This was also the same friend that inspired an article I wrote a few years ago, about “clipping coupons and going to Paris.” She really taught me that it’s ok to have fun and be a little frivolous as long as you’re smart about it. I knew she would be the one person who would know the secret significance of taking a helicopter ride over St. Louis. It was a ridiculous amount of money for a 20-min ride and I felt absolutely no buyer’s guilt or remorse for spending it – I thought about both my Dads and knew they would approve of living in the moment. 

I stayed in a pet-friendly motel outside of St. Louis where it was a little cheaper, and really enjoyed the cable TV since I haven’t splurged on cable in six-years – it was a real treat! Once I found the HGTV channel and put on the closed captions, I didn’t change it all weekend. What was playing on loop was Hometown and Tiny House Nation (you know where I’m going with this). The idea was slowly coming together in my mind, but the dots didn’t connect yet. I was thinking I’d love to just live in the middle of nowhere like my friend, where people care about you and think to check on you once in a while. I also thought it would be great if Erin Napier designed my house (but then I’d have to move to Laurel, MS). Then I remembered how I get bored – easily – and like to move around. It felt good to have this adventure and reconnect with that YOLO attitude, but it was quickly replaced with sorrow and a desire to make some sense of it all.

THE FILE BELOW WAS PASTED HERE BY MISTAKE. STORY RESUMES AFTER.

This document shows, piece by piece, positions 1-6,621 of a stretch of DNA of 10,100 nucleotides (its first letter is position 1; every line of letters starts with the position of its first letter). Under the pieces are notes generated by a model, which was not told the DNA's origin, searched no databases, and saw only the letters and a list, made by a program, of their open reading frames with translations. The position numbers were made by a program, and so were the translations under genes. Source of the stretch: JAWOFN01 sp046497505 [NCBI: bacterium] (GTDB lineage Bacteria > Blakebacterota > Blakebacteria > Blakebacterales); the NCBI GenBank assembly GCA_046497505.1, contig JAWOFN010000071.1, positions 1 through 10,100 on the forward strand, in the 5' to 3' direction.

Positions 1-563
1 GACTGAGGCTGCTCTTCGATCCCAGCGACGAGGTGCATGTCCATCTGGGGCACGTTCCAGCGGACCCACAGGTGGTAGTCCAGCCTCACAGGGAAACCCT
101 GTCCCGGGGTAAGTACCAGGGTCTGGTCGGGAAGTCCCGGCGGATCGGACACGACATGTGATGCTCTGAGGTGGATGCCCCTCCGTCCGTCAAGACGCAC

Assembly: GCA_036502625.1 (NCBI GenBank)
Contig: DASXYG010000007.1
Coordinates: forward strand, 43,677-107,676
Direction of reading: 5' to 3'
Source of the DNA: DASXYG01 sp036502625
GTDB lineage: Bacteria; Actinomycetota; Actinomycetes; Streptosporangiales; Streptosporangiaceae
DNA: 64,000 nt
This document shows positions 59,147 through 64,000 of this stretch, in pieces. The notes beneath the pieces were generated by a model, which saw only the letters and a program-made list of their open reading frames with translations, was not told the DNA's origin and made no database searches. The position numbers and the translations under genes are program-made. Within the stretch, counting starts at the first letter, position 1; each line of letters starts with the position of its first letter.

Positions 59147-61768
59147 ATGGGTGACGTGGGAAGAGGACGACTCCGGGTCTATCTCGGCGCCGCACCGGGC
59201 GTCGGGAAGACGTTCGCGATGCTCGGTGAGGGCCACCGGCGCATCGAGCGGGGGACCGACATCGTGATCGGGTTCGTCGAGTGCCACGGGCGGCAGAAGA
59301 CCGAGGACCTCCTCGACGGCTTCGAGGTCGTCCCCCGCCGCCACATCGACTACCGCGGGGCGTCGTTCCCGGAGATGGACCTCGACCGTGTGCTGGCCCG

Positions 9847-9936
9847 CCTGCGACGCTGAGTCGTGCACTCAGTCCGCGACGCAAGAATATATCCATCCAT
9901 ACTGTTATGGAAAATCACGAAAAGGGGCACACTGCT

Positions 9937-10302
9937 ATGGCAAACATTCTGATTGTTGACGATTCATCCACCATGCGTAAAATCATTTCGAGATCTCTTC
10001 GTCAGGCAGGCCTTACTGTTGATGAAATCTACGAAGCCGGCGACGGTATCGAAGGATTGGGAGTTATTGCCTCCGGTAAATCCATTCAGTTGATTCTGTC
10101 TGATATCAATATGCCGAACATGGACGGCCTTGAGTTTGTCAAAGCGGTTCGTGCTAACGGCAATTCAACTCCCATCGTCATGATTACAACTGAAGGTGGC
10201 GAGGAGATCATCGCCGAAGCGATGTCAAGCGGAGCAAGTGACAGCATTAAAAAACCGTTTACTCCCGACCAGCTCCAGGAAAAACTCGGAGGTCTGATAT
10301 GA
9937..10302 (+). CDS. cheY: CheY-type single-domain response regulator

Although I got to speak with him via video on Father’s Day and several times after that, my step-father passed away just one day before my flight was scheduled to land to see him.  It was tough, but as usual with these types of battles there was a lot of relief among us all that he was no longer suffering. His death started to nudge me in a different direction when it came to “stuff” – because much like my father, my step-dad had a lot of stuff.  

A LOT of STUFF. He was a Marine re-creating his Vietnam War days with his memorabilia, photos, weapons – all the history. Definitely a lot of aspects that I love, but when I was sitting and looking at all his items, it was the photos and the stories and notes he wrote that mattered (not the “stuff”). I wasn’t glad I had all this to remember him by because just like my dad, I didn’t need it. On some level it kind of pissed me off. Not that he had left it for us to deal with or anything, but at the same time it got me thinking of my own junk drawers. I’m glad these things made him happy – but what I know is that he was truly happy talking about his memories to his friends and family and telling his stories – all intangible and priceless. 

It was when I got back from his funeral that I started to really look into how I could adapt to the feelings I was experiencing. I knew I would have to be open to some non-traditional ideas in order to find my path to a new and intentional lifestyle.  Will I accomplish “great things from small beginnings” by living a tiny lifestyle?  The best way for me to answer that is to get started.